China Geological Survey develops new rare earth-fluorite synergistic extraction method 06-09-2020

A leading researcher from the Natural Resource Department of the China Geological Survey Rare Earth Resource Applied Technology Development Center, part of the Chinese Geological Survey Chengdu Mineral Comprehensive Use Research Center, has announced a new technological method for detecting underground rare earth resources by implementing a new fluorite and magnetic flotation method.

During the 1960s, the first flotation method for ore extraction was implemented at the Mountain Pass rare earth mine of the United States. This mining operation separated bastnaesite, light rare earth element, from other materials with a froth flotation method using fatty acids collector. This method can be considered a prototype of rare earth extraction technology. During the 1980s, China’s Baiyun Ebo rare earth mine was the first to extract bastnaesite and monazite ore by using a heated naphthalenecarboxamide froth flotation method, which can be considered as an upgrade to the previous technology. Afterward, this technology became China’s mainstream technology for bastnaesite rare earth ores and was utilized at many mines.

New technology greener and cheaper than previous technology

This new “rare earth fluorite synergistic technology” can be considered as a highly efficient upgrade to the previous rare earth utilization technology. China’s classical bastnaesite rare earth resources are usually found together with fluorite ore, and as the tactics for finding fluorite ore become more optimized, researchers are changing their focus from extraction technology for rare earth elements to extraction technology that extracts rare earth elements and fluorite together. Additionally, traditional naphthalenecarboxamide heating froth flotation technology consumes excessive energy during heating, and bastnaesite and monazite ore extraction is not environmentally friendly, and the recycling process is complex and hard to control.

In order to address the obstacles mentioned above, the Rare-Earth Resource Applied Technology Development Center research team has spent three years of tireless work and has innovatively developed this new “rare earth fluorite synergistic technology.” This technology is environmentally friendly, causes little carbon emission, and offers a green way of extracting rare earth elements and fluorite from ore. Furthermore, the extraction process is short and simple, and the technology is well suited for separating fluorite from alkaline earth metals.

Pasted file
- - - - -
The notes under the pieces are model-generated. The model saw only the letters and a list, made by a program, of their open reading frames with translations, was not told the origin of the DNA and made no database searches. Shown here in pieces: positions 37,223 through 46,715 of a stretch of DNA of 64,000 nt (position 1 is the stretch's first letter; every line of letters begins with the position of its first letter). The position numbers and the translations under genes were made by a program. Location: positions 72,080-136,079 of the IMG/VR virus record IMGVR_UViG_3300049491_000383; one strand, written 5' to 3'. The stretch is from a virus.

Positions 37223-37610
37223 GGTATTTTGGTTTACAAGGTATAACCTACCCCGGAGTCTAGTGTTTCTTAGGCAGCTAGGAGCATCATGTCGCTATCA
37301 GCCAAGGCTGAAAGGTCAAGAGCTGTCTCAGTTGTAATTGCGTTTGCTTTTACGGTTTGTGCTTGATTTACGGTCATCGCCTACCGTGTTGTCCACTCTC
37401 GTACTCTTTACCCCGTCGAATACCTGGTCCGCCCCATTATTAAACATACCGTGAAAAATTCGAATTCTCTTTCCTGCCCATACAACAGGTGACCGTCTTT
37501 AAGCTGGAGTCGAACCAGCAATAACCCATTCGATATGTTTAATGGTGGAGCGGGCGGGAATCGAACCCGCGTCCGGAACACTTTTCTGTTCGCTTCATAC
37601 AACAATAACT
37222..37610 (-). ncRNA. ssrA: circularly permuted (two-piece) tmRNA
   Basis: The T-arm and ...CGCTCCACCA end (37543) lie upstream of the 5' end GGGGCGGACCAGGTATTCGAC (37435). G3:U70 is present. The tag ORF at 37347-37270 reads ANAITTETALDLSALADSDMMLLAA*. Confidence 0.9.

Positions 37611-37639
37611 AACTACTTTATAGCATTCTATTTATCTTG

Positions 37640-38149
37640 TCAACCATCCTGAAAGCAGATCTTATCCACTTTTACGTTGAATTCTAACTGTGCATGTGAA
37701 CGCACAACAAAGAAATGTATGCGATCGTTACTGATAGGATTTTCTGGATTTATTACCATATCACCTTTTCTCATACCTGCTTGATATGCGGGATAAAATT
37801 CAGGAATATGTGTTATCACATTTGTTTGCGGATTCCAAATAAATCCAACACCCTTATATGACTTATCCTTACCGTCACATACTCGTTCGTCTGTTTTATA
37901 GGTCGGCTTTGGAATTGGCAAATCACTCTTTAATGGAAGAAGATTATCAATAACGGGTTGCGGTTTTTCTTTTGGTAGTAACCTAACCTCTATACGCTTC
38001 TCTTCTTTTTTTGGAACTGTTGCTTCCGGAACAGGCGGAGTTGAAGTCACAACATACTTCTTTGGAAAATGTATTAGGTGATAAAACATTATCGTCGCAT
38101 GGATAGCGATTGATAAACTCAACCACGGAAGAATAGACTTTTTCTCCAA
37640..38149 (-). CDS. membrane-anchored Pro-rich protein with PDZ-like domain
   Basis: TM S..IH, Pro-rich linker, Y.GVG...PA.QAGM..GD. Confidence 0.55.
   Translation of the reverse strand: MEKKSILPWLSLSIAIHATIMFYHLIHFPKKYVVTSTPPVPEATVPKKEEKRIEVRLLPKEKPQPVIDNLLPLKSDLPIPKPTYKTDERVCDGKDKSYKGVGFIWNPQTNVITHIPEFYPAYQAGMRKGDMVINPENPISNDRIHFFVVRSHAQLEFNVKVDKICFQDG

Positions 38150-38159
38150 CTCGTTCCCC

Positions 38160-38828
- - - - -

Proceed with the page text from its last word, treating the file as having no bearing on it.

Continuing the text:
New rare earth extraction technology to solidify China’s position in rare earth global market

Presently, this technology has already completely laboratory trials and has been successful in obtaining high quality rare earth elements and fluorite. The technology is currently undergoing field tests in several mines in the Panxi District of Sichuan. The proponents of this new technology hope to expand this technology to the Baiyun Ebo rare earth mines, as it would offer a green alternative to the current technology in the hard boulder rare earth mines. It is expected that this new technology will spur high quality development in China’s rare earth element industry.

Rare earth elements usually naturally occur as mineral deposits and possess metallic chemical properties. Rare earth elements are essential ingredients used in producing high-tech consumer electronics and military equipment. It is estimated that approximately 30% of worldwide rare earth deposits belong to China. Rare earth elements are used in a wide variety of products, such as phones, electric cars, aircraft turbine engines, and missile navigation systems. However, extraction of rare earth metals is expensive and causes considerable damage to the environment. China leads the world in rare earth element exports, and a large portion of the world’s militaries, including the American military, relies on Chinese production for obtaining rare earth elements.

For more information for China’s fluorite market, please check our Fluorine Resources or email 

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